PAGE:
5 VRd.5 [EC2 clause 6.4· (2. fck = 30 MPa .707 ⋅ 10 −3 = 605.2] Rectangular or T-shaped beam.s (cot θ − cot α) = 0.5 ⋅ 150 ⋅ 150 0. with bw = 150 mm h = 800 mm d = 750 mm z = 675 mm. ν = 0. replacing cot θ = c) Calculation of VRd 157 ⋅ 675 ⋅ 391 ⋅ (2.s = •Increase of tensile force the longitudinal bar (VEd =VRd. fcd = 17 MPa .10 -1. diameter 10 mm.707 •The angle θ of simultaneous concrete – reinforcement steel collapse It results cot θ = bsνfcd −1 A sw f ywd sin α 150 ⋅ 150 ⋅ 0.616 ⋅ 17 = 2.72 < 7. fyd = 391 MPa.10 157 ⋅ 391 ⋅ 0.max f ywd bw s ≤ 0.0) = 333 kN Table of Content . s = 150 mm.40 ≤ 0.0) ⋅ 0.616 Reinforcement: inclined stirrups 45o (cotα = 1.10 + 1.4 kN 150 It results: VRd.s) ΔFtd = 0.0) .707 and.616 ⋅ 17 − 1 = 2.5·605. Calculation of shear resistance •Ductility is first verified by And replacing A sw . 2 legs (Asw = 157 mm2).5 ⋅ α cw ν1fcd sin α 157 ⋅ 391 1 ⋅ 0.EC2 – worked examples 6-9 EXAMPLE 6.

with depth 1500 mm.EC2 – worked examples 6-10 EXAMPLE 6. Materials: fck = 30 MPa fyk = 500 MPa Results of actions: VEd = 1300 kN (force parallel to the larger side) TEd = 700 kNm Design resistances: fcd =0.2 Ring section subjected to torsion and shear The maximum equivalent shear in each of the vertical members is (z refers to the length of the vertical member): V*Ed = VEd / 2 + (TEd · z) / 2·Ak = [1300⋅103/2 + (700⋅106 ⋅1350)/(2⋅1.15 = 435 MPa Geometric elements: uk = 2(1500-150) + 2(1000-200) = 4300 mm Ak = 1350 · 800 = 1080000 mm2 Fig.85·(30/1. 6.616 ν fcd = 10.7[1-30/250] = 0.08⋅106)]⋅10-3 = 1087 kN Verification of compressed concrete with cot θ =1. 6.5) = 17. It results: VRd.0 MPa ν = 0.max = t z ν fcd sinθ cosθ = 200⋅1350⋅10. width 1000 mm.5⋅0. with 200 mm wide vertical members and 150 mm wide horizontal members. d = 1450 mm. Fig.3] Ring rectangular section.707 = 1417 k N > V*Ed Table of Content .707⋅0.2.5 MPa fyd = 500/1.6 [EC2 clause 6.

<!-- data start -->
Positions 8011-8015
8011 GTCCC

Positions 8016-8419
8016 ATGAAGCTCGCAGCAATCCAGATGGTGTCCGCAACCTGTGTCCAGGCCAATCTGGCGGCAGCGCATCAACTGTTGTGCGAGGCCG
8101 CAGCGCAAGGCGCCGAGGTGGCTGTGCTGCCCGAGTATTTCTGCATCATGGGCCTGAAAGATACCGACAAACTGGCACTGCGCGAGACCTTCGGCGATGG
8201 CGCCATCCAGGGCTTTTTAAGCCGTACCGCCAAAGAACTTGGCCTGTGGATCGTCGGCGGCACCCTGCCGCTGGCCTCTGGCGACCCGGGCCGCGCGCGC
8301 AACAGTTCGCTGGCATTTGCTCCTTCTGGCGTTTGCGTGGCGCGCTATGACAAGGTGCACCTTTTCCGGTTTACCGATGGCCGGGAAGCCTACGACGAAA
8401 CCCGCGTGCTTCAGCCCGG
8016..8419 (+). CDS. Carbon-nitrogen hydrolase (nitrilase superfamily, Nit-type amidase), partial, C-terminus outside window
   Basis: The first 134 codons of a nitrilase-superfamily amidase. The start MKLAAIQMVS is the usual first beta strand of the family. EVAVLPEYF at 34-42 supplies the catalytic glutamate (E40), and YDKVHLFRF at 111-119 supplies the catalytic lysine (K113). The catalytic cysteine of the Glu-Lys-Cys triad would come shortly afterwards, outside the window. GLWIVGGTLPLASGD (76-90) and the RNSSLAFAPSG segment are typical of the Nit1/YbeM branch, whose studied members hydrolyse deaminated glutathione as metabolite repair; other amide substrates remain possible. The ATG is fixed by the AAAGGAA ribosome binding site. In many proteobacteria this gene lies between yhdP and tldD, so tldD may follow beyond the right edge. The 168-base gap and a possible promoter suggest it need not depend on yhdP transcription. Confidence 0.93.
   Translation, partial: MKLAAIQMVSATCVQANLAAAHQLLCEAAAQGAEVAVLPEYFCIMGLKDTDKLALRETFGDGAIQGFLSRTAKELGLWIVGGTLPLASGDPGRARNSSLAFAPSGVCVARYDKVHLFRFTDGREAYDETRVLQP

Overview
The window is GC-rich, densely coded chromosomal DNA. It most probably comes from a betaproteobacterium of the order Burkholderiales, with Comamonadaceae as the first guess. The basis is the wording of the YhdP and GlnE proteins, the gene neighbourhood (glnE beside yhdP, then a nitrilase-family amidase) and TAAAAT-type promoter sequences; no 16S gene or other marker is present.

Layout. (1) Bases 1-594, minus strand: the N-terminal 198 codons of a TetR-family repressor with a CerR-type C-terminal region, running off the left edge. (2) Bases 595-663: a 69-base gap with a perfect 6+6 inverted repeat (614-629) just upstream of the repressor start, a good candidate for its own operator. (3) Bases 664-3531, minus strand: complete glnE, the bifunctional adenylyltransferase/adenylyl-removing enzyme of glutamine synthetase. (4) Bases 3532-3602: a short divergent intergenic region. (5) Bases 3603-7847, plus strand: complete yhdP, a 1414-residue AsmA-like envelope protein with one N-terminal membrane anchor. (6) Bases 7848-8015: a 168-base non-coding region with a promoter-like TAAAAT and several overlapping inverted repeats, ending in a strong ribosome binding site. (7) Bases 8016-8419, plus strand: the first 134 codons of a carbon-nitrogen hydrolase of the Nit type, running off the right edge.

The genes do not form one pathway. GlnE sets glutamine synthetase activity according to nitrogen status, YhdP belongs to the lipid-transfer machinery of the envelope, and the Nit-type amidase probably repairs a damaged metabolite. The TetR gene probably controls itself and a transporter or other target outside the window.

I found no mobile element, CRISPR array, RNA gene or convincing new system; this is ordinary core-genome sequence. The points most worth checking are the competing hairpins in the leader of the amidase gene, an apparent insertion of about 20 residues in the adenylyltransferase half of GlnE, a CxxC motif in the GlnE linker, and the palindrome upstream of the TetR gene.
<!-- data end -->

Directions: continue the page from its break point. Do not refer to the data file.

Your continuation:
348 mm2 /mm which can be carried out with 8 mm wide.14/(2⋅435) = 3198 mm2 To be placed at the lower end.14) = 0.EC2 – worked examples 6-11 Determination of angle θ: * 1 2VEd 1 2 ⋅ 1087000 θ = arcsin = arcsin = 25. Reinforcement of horizontal members. with particular attention to the corner bars. subjected to torsion only: (Asw /s) = TEd /(2⋅Ak⋅fyd⋅cot θ) = 700⋅106 /(2⋅1.14/(2⋅1080000⋅435) = 6855 mm2 to be distributed on the section.5 ⋅ 200 ⋅ 1350 hence cotθ = 2. pitch 200 mm.865 mm2 /mm which can be carried out with 2-legs 12 mm bars. 2 legs stirrups. pitch is in accordance with [9.08⋅106 ⋅435⋅2. Longitudinal reinforcement for torsion: Asl = TEd ⋅ uk ⋅ cotθ /(2⋅Ak⋅fyd) = 700⋅106⋅4300⋅2. Longitudinal reinforcement for shear: Asl = VEd ⋅ cot θ / (2 ⋅ fyd ) = 1300000⋅2.03o 2 νfcd tz 2 10.14 Reinforcement of vertical members: (Asw /s) = V*Ed /(z fyd cot θ) = (1087⋅103 )/(1350⋅435⋅2.14) = 0.3(3)-EC2].2. Table of Content . pitch 200 mm.